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Fictional story, real emotions: How The Archers’ audience was shaken and stirred

Nickie Latham

is social media lead for The Archers

For more than two years, The Archers has been telling the story of Helen and Rob. In that time, Radio 4 listeners have been party to a truth that few who live in the quiet village of Ambridge had uncovered - that Helen has been systematically abused by her husband Rob.

On Sunday 3 April, listeners were shocked when Helen stabbed Rob after her attempt to leave turned to violence.

I knew it was going to happen. Yet hearing it unfold on air, I felt the same shock run through me as did the listeners who for a few minutes sat stock still, their fingers frozen mid-air, unable to type, unable to breathe, as we heard Helen take a course of action that would change her life forever.

Working on social media, you are right next to the audience, listening as they listen, tweeting as they tweet. Fan reactions are a second drama unfolding alongside the on-air one. It has been fascinating, humbling, exciting and emotional to be part of it. Here are five reasons why: 

1. That communal moment

The Archers are notoriously guarded about story lines - spoilers ARE NOT PERMITTED. So nobody outside of The Archers team knew that this was going to happen. As the episode progressed, our Twitter feed and Facebook page began to echo with the sound of listeners’ collective jaws dropping, as they struggled to process what they were hearing... Did that just happen?? Within minutes, #thearchers was UK Top Trend on Twitter and would keep trending for four hours straight. The Daily Mail dubbed it ‘The Day The Archers Broke Twitter’ after a fan on Twitter coined the phrase.

These reactions are not just numbers, marketing analytics. They represent strength of feeling, immersion in the storyline - that moment bristled with power, with shared feeling.

As my timeline grew instantly unmanageable, it was as exciting to watch the listeners’ reaction as it had been to hear the drama that ignited it.

2. The immediate response

Within minutes of the episode ending, a QC had tweeted that he would defend Helen. Listeners flooded onto Twitter and Facebook to support her as witnesses or false alibis. After all, we’d heard everything. Surely the police would listen to 20,000 tweeting fans? Or find everything they needed for the defence from #thearchers hashtag?

If Rob Titchener had been the pillar of the community that some in Ambridge might claim him to be, would he have been rendered thus by Archers spoofers The Plarchers?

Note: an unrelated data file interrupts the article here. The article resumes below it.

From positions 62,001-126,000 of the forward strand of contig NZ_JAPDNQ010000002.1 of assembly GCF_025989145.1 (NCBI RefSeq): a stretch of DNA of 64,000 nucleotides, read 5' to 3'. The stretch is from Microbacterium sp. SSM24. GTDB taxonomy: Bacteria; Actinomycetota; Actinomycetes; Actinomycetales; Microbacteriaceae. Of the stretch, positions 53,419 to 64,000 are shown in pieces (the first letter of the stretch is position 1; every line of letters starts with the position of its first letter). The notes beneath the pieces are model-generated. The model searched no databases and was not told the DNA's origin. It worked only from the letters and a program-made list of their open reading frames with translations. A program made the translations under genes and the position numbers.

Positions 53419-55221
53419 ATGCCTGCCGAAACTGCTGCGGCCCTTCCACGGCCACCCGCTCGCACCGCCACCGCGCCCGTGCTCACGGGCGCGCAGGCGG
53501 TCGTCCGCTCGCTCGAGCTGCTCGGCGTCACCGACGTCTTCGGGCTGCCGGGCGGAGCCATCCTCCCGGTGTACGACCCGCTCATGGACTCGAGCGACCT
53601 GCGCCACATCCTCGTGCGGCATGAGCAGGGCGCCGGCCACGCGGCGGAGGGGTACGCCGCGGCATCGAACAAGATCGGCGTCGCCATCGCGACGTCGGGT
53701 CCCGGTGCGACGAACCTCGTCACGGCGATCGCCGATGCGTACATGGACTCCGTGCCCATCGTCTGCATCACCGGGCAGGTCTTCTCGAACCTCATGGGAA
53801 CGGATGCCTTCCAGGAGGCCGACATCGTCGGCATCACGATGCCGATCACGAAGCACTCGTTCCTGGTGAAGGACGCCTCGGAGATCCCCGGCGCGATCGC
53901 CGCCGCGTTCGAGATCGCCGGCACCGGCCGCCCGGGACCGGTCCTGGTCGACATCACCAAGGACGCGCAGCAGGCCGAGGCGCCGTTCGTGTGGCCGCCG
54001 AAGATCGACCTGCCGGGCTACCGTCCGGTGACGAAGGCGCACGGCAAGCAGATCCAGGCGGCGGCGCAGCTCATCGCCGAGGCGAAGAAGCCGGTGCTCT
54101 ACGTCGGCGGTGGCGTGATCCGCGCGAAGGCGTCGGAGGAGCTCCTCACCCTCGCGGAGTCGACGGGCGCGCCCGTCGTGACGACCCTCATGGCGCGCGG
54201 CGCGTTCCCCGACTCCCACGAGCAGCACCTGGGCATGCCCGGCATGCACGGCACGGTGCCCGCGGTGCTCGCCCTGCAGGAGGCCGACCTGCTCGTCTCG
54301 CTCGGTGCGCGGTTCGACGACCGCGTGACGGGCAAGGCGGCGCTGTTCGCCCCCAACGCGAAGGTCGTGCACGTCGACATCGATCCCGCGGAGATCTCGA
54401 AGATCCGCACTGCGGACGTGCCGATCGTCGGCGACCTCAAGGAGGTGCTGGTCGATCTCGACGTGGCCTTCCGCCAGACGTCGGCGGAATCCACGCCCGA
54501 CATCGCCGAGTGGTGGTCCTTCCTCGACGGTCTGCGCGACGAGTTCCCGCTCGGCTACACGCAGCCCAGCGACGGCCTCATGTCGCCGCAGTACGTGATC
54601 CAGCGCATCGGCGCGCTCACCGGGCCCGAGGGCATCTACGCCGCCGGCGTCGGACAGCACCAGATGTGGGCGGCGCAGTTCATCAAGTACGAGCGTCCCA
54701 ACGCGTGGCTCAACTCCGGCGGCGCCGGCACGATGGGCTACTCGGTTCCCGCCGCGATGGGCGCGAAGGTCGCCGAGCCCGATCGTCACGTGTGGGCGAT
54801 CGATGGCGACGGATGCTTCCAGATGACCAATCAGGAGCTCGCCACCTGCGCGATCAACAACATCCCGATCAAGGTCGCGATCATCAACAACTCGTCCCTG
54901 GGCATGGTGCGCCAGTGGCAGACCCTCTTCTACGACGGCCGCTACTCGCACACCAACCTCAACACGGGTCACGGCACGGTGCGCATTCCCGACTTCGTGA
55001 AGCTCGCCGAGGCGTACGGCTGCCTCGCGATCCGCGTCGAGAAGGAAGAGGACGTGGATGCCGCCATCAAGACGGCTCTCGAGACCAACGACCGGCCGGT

Would the serious illness of #FuriousAtRobitis have been diagnosed?

So if justice could be served by Facebook or Twitter, it would be case closed, right? We lived in hope.

And did I mention that Pam Ayres tweeted a poem (with just two characters to spare)?

3. Refuting the doubters

Does this seem strange to you? It’s just a drama. Don’t these people know that?

OK, Helen and Rob might not be real [disclaimer: I don’t really believe this, they are real] but we’ve lived with Helen for years. We’ve sat in the sitting room of Blossom Hill Cottage, in the kitchen, in the bedroom, and listened powerlessly as the Helen we knew crumbled. We worried for her young son Henry. We cried with frustration at Bridge Farm as Rob groomed Helen’s family. Our emotions are real. Our shock was real. And these issues are real. We care. That’s why Twitter ‘broke’. That’s what makes this story work. We care.

Which brings us to...

4. The intense emotional reaction to the storyline

As the story has progressed, listeners have shared their personal experiences of control and abuse, on Facebook and on Twitter. If this has shown me anything, it is that this experience is far from a rarity. It has been a great honour to be party to these confidences and to see The Archers community rally round. A helpline has run alongside the programme since March. I have cried reading these testimonies. I've had strange dreams. I’m sure I haven’t been alone in doing so.

And really, though the jaw-dropping moment might appear to have taken place on that Sunday night in Blossom Hill Cottage, it actually began well before.

In truth, the jaw-dropping moment is: calls to domestic abuse helplines being up 20% in part because of “The Archers effect”. It’s listeners collectively donating over £100,000 to a domestic abuse charity, entirely unprompted by the BBC.

It’s stories like this:

And this:

It’s domestic abuse becoming a national debate as every newspaper covers the story.

It’s a community of listeners mobilising to understand, to feel, to make change. The potential for positive outcomes from it feel huge and important.

5. Welcoming in the new

What’s been really interesting throughout this story has been the influx of new faces to The Archers community. It’s the ‘I never thought I’d listen to The Archers but I’ve just binged on four omnibuses in one sitting’ posts. It’s parents who report that suddenly, to their surprise, they find their teenager is also listening intently/shouting at the radio. It’s as if we have been opening up the doors of Ambridge’s local, the Bull, where our seasoned listeners have been propping up the bar. They are turning round and standing the newbies a pint of Shires. Helping them work out who’s who and what’s what. The directions to the village shop. Who to avoid (Lynda), who to make an immediate beeline for (Lilian). There’s only 65 years to catch up on, shouldn’t take long…

Nickie Latham is director of the social media consultancy Hand in Glove

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